Tuesday, November 19, 2019

The Customers of Ride-Hailing Services

Ten percent of the U.S. population aged 18 or older used a ride-hailing service at least once in the past month, according to the 2017 National Household Travel Survey (NHTS). Researchers Rick Grahn, Stan Caldwell, and Chris Hendrickson of the Wilton E. Scott Institute for Energy Innovation at Carnegie Mellon University analyzed the 2017 data in an effort to provide policy recommendations on emerging technologies in transportation.

Data from 2017 may seem a bit dated when analyzing an industry that has been operating in earnest for only eight years. But if that's all we've got—and it is—then it's important to take a look. But first, an explanation of why 2017 data are all we've got. The Federal Highway Administration only occasionally fields the NHTS, asking Americans to detail how they get to where they're going every time they step out the door. The last NHTS was fielded in 2009—pre Uber. The 2017 statistics on the demographics and travel patterns of ride-hailing users are valuable simply because they are rare.  

So let's take a look at the findings. As you might expect, young adults are the primary users of ride-hailing services. Among 25-to-34-year-olds, one in four used a ride-hailing service in the past month—more than any other age group. 

Percent using ride-hailing service in past month
Aged 18 to 24: 17.4%
Aged 25 to 34: 24.6%
Aged 35 to 44: 15.5%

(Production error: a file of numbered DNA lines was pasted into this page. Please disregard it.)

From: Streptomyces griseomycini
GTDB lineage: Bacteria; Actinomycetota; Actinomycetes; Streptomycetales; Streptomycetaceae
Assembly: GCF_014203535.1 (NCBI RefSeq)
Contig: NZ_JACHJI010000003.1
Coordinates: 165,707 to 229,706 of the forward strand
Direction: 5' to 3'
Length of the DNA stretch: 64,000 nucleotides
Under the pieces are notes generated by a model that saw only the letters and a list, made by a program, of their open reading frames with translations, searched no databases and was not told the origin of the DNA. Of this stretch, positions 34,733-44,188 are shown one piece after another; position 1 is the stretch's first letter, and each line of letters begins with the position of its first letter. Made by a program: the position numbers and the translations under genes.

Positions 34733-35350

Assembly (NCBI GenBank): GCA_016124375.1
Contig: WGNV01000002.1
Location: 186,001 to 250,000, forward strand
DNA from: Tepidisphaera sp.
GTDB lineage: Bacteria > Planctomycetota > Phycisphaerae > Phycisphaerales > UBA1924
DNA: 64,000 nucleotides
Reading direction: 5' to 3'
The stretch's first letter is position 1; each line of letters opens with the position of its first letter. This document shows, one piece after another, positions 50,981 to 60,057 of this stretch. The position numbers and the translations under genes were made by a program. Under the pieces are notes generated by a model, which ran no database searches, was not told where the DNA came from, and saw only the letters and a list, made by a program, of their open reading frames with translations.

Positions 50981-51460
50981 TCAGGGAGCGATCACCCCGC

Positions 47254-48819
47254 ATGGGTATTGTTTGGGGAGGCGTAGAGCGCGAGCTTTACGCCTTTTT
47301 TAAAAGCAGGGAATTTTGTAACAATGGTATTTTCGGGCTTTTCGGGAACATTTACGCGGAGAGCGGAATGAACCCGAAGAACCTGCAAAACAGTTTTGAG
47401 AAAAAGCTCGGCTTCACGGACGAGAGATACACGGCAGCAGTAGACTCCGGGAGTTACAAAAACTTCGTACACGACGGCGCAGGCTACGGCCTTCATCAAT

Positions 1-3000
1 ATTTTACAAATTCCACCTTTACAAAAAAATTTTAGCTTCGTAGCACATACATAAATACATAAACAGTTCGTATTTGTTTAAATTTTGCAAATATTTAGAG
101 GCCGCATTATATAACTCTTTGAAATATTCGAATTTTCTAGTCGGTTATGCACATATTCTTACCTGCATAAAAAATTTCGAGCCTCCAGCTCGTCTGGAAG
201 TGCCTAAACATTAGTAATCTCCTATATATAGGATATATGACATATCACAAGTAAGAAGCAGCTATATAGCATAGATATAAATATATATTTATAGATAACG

Aged 45 to 54: 10.1%
Aged 55 to 64: 6.2%
Aged 65 to 74: 3.4%
Aged 75-plus: 1.8%

Because about 60 percent of ride-hailing customers use the service three or fewer times per month, the researchers suggest that ride-hailing is a special-occasion mode of transportation and not used for the regular commute to work. Although most use the service only a few times a month, 41 percent of ride-hailing customers use it at least once a week. These devotees are in their mid-thirties. They are relatively affluent, with a median household income between $100,000 and $125,000. They are likely to have a bachelor's degree. They are also more likely than the average American to use public transit. Frequent ride-hailing customers use public transit 7 to 10 times a month compared with just 2 trips a month for the average person. 

What are the policy implications of these findings? It's complex, say the researchers, because it's not yet clear how ride-hailing affects the transportation system. Are ride-hailing users replacing public transit trips with ride-hailing? Or are other modes of transportation being replaced by ride-hailing? "The inability to understand the role ride-hailing services play in urban mobility creates challenges in the transportation decision making process," they conclude. Let's hope the NHTS is fielded more frequently in the future so these questions can be answered.

Source: Wilton E. Scott Institute for Energy Innovation at Carnegie Mellon, Recommended Policies for the 21st Century Trends in U.S. Mobility

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